DMU alumnus creates football league for students

By Joshua Solomon

Former De Montfort University student Mark Abolaji has created a new football league for students who don’t have a place in the university’s official squads, named ‘Active League’.

Mark, 23, who was raised in East London, Hackney, came to De Montfort University in 2015 and studied Mechanical Engineering and also got a PHD in Business Management in Sport.

Mark had been coaching in Leicester for a year before he was approached by a colleague about an idea of a separate league.

It piqued his interest so he took it further, looking at what was on offer at the university.

After his research he found that the official football squads didn’t take into consideration the hundreds of students who were turned away or didn’t get to have a trial for the university. He wanted to do something about it.

Pioneering: Mark Abolaji, DMU alumni.

Also, during his coaching of DMU teams, he said he has found a disparity between all the players he knows and sees plus the range of ethnicities that they bring from all over the country and those who are lucky enough to be picked for the DMU official teams.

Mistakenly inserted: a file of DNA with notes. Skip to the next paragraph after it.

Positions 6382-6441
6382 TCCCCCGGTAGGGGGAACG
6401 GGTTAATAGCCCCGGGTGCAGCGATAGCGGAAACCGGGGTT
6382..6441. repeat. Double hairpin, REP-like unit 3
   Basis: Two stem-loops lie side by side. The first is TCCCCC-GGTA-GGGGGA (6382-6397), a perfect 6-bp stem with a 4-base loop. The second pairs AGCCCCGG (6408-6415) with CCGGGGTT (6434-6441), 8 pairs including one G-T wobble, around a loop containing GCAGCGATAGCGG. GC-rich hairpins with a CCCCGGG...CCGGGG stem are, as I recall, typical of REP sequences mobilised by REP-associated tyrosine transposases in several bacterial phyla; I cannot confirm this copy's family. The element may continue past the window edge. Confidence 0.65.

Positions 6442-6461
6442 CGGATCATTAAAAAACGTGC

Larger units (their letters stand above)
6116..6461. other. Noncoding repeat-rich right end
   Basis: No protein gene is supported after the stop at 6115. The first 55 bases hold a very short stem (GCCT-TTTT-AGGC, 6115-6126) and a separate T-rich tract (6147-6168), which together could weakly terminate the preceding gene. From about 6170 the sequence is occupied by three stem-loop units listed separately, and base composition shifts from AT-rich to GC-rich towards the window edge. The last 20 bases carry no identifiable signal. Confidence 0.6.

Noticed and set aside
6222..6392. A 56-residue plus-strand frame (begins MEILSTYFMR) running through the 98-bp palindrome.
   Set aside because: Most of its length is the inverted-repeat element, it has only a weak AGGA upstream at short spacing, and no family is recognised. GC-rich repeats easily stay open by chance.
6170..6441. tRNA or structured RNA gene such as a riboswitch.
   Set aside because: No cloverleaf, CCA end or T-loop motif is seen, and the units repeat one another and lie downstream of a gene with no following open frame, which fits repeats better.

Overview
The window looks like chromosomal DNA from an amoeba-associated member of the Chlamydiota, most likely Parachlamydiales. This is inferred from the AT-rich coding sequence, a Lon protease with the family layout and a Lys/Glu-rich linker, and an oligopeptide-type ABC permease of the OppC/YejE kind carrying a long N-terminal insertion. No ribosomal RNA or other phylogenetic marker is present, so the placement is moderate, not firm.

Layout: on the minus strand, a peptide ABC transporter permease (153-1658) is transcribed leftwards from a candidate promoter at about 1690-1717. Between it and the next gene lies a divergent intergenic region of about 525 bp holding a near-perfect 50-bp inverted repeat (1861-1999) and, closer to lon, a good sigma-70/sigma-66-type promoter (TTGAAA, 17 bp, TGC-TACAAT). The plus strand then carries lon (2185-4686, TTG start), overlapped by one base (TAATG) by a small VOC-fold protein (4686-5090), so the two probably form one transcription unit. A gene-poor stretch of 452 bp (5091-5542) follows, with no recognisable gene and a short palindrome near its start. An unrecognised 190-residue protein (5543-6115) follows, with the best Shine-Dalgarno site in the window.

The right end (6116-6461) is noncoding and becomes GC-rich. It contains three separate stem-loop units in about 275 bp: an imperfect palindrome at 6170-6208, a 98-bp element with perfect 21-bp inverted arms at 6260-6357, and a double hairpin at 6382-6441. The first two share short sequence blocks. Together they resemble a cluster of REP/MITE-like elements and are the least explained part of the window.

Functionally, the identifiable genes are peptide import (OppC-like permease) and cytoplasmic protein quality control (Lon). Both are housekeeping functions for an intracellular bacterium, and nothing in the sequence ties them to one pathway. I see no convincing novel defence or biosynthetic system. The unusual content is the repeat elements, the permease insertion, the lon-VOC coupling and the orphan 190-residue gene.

So, with the creation of the ‘Active league’ he wanted a pathway for those who maybe have talent but have not had the opportunity to be seen.

Mark said: “We created the active league for people who wanted to coach and wanted to play. To give them equipment and to be able to have competitive games.”

Mark spoke about his passion for the game of football as that drove him to push on with the league and he knows there are others who have the same passion.

He said: “People need to play football; football wasn’t there when the world was created but football created a new world.”

Mark found that coaching at DMU some of the players didn’t share the love of football that he did. He said: “It’s not that the players don’t love ball, it’s just that they’re here for the what comes along with it. The social.”

Mark’s main aim was to create a ‘football purist environment’. He said: “This platform is for people to express themselves, not only to play football but to coach, ref, record and to support.

“To create comfort for people who love football, because there is no better feeling than having a talk about football.”

Mark also talks about the importance of the league on people’s mental health, especially coming out of a pandemic.

He continued: “Football is a release for some people and a way to block out whatever else is happening. To not have that outlet must have a knock-on effect.

“It’s physical and mental exercise, you’re using your brain and your body, it is a pressure release for people.”